Salvation Army works towards reconciliation with new plan

THE Salvation Army has partnered with Reconciliation Tasmania to launch its Reconciliation Action Plan that allows organisations to implement reconciliation activities in their workplaces and services.

The plan was launched on 15 March, providing the public with a platform to continue its journey with the state’s Indigenous community toward reconciliation.

Salvation Army Tasmania public relations officer Major Brad Watson said the Reconciliation Action Plan provided the means to positively engage with Tasmania’s Indigenous people.

“The aim is to recognise the truth of our shared history, understand the present including the discrepancies between opportunities and life expectancy in our society, and also walk together with our First Nations people toward a transformed and healed future,” he said.

“It provides us with practical steps that we can implement in each of our sites to ensure we are recognising the oldest surviving culture in the world, creating spaces to share cultures and stories, and build unity.”

Major Watson said the Salvation Army recognised that Aboriginal people had experienced grievous and sustained loss and discrimination since European arrival, and sought to be part of the solution in redressing these injustices.

“For the Indigenous community this should provide the Salvation Army with a means whereby we are held accountable for ensuring culturally appropriate service delivery, recognition of important events, support for Aboriginal business through a check of our supply chains, training for our staff and further collaborative partnerships with Aboriginal associations,” he said.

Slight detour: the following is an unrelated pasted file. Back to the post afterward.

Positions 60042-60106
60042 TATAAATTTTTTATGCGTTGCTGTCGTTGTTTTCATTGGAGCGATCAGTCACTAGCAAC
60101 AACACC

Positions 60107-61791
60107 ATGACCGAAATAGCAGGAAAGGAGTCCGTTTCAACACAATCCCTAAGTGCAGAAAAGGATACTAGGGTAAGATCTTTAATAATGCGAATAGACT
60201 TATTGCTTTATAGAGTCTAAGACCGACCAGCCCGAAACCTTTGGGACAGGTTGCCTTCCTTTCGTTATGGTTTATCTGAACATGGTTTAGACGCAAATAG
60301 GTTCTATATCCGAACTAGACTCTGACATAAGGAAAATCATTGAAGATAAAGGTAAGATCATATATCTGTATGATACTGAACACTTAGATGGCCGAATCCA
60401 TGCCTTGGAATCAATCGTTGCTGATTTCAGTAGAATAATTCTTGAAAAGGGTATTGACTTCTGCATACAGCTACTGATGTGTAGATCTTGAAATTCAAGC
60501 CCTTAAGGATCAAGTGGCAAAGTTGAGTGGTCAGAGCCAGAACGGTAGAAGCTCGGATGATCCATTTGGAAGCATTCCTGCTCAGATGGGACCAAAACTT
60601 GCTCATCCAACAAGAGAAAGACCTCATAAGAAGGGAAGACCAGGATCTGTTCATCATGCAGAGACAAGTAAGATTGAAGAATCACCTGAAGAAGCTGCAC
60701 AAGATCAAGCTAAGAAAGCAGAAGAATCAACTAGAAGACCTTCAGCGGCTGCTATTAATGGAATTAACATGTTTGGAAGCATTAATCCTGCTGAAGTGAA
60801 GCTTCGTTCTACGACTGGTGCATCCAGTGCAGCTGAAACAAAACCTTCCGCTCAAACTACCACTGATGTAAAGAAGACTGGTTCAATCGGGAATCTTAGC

“For the wider community, it provides another avenue through which a larger community institution is taking seriously the unfinished business of reconciliation and an avenue for their contribution to this cause as they volunteer with us or support us.”

Guests at the event were welcomed to Muwinina country by Aunty Kris Shaeffer, who also gave a lesson using some local native flora before the Salvation Army national chief secretary Colonel Winsome Merrett presented and launched the plan.

Tasmanian Aboriginal artist Alan Mansell also launched his artwork ‘Unfinished Business’ before the afternoon finished with a shared afternoon tea and a challenge from state leader Captain Kim Haworth to ensure the plan wasn’t just a document, but an active plan.

Caption: From left, Salvation Army Tasmania divisional commander Captain Kim Haworth, Allan Mansell, Councilor Zelinda Sherlock and Salvation Army Aboriginal and Torres Strait Islander ministries manager, Shirley Congoo.

Enjoy this story? Share it!

About the Author: Hobart Observer

The Hobart Observer is your monthly community newspaper, reaching over 24,000 homes and businesses in and around the City of Hobart. It is the product of Nicolas Turner, Justine Brazil, Ben Hope, Simon Andrews, Tobias Hinds and guest contributors, with support from advertisers.

What’s new?

Go to Top